Oxidative stress increases your risk of inflammation. Oxidative stress is when the balance between free radicals and protective antioxidants is disrupted. Free radicals are involved in a variety of essential processes, but they must be kept on a tight leash to prevent them from causing cellular damage and inflammation. The free radical burden is increased by stress, overweight, ageing processes, smoking, environmental toxins, microwave radiation, type 2 diabetes, and metabolic syndrome. Our only protection against free radicals is different antioxidant, and selenium and zinc are especially important when it comes to controlling inflammation.
Selenium inhibits inflammation – and farmers have supplemented livestock for decades
Selenium supports around 30 essential selenoproteins, including various enzymes and antioxidants that protect the body against oxidative stress and disease. As mentioned earlier, white blood cells are able to release different cytokines such as interleukin-6 with anti-inflammatory properties. Selenium deficiency is associated with an increased amount of interleukin-6. Also, certain selenium-containing antioxidants (GPx) block interleukin-6 and inflammation. This was observed in a Danish study where selenium supplements stimulated the GPx activity in patients with rheumatoid arthritis. Other studies show that selenium supplementation counteracts aching joints and inflammation by way of several different mechanisms.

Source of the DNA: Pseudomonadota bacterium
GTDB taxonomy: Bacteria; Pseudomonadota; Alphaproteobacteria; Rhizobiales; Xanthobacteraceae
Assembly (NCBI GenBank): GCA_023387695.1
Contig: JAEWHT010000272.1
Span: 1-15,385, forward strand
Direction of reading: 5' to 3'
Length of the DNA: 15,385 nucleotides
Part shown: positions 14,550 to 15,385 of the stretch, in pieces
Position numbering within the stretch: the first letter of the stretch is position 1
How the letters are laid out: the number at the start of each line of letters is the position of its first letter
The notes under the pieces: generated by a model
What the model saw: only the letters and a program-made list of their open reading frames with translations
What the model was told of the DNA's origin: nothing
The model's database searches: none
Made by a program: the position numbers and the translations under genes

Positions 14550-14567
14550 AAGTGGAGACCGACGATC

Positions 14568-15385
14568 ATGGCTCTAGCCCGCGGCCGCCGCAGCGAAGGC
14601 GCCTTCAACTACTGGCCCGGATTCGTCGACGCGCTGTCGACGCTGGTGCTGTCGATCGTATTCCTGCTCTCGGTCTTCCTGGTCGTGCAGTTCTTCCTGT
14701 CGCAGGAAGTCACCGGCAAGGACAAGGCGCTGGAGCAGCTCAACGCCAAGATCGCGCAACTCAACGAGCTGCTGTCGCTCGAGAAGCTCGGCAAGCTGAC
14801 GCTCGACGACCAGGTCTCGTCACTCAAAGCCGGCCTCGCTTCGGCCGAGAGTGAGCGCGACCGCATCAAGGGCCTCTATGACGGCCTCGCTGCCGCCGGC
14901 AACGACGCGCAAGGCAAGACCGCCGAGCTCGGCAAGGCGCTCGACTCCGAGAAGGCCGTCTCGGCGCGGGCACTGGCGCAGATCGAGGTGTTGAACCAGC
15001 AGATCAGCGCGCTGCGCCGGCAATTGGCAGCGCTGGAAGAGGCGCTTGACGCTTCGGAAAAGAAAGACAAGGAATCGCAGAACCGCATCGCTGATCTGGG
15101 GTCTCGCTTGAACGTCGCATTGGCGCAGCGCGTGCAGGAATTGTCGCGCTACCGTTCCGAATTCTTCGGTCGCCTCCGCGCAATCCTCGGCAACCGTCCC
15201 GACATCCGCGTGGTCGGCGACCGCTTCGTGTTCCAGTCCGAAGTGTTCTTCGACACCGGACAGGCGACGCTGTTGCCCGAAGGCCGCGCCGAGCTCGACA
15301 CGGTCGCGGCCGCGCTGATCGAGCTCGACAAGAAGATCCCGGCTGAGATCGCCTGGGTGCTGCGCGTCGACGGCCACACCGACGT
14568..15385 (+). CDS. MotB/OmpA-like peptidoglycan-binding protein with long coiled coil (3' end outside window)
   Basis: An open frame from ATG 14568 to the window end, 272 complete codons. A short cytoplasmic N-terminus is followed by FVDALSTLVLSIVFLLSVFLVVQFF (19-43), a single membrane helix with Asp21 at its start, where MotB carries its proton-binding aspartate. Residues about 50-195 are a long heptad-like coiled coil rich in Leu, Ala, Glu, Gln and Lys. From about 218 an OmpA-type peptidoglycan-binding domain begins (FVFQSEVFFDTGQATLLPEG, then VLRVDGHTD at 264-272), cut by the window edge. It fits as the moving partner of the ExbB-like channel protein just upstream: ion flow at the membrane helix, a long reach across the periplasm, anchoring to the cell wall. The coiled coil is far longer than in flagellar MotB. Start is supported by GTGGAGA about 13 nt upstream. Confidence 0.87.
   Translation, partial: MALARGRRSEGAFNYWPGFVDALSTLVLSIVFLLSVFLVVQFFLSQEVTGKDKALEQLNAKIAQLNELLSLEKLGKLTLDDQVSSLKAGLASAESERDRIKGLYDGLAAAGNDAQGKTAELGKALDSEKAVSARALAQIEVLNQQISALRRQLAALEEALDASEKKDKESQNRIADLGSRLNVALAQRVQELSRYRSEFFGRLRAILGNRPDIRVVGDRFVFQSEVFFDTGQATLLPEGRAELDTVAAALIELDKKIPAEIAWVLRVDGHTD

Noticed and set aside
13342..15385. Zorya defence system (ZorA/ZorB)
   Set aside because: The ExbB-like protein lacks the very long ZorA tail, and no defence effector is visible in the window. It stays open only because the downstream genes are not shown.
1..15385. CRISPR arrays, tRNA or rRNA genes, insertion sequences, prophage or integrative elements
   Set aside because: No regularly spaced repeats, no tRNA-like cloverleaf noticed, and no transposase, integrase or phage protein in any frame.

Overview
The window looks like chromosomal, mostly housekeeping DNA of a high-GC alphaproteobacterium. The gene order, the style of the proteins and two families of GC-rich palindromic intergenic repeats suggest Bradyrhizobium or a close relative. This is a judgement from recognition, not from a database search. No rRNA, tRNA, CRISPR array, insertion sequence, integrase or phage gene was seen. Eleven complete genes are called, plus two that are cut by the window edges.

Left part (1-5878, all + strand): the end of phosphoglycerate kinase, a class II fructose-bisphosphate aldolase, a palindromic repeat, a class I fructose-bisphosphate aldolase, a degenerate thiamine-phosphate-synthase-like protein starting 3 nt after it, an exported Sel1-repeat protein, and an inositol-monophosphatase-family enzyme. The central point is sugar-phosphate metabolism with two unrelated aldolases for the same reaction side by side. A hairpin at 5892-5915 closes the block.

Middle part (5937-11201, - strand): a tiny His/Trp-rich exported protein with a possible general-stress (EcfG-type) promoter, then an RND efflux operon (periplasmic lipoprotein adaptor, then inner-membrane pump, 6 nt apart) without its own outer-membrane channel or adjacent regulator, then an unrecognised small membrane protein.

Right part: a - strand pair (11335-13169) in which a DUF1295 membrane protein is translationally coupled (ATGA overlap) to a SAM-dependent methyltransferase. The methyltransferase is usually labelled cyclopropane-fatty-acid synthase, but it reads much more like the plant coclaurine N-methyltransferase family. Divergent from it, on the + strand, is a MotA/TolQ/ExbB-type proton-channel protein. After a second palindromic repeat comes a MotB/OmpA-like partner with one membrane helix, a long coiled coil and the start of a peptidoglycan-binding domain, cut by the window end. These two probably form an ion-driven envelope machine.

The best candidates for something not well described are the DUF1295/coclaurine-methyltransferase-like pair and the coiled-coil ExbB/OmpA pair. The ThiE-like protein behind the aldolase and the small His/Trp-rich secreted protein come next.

Danish farmland is relatively low in selenium and that affects the entire food chain. To compensate for this, farmers have given extra selenium to their livestock for decades to prevent joint inflammation and other diseases that are linked to low selenium levels in the animals.
The reference intake (RI) level in Denmark is 55 micrograms, but many people get far less. In contrast, most studies of selenium involve daily doses of between 100 and 200 micrograms.
Supplements with selenium yeast that provide a variety of different organic selenium species are preferable, as this gives the same natural spectrum that you get from eating a balanced diet with different selenium sources.
There are also supplements that combine organic selenium yeast with organic zinc and other antioxidants.
Did you know that Danish farmland is low in selenium and that farmers have been supplementing their livestock with selenium through decades in order to prevent joint inflammation and other deficiency diseases?
Zinc is important for T helper cells
Zinc is involved in around 1,000 different enzyme processes, many of which are important for the immune defense. A zinc deficiency typically affects the so-called T helper cells, whose job it is to control the immune defense by helping it attack swiftly and withdraw, as soon as the infection is under control or the cellular damage repaired. Zinc is very important for the T helper cells, and therefore a zinc deficiency can weaken the immune defense or cause it to overreact, which can lead to chronic inflammation.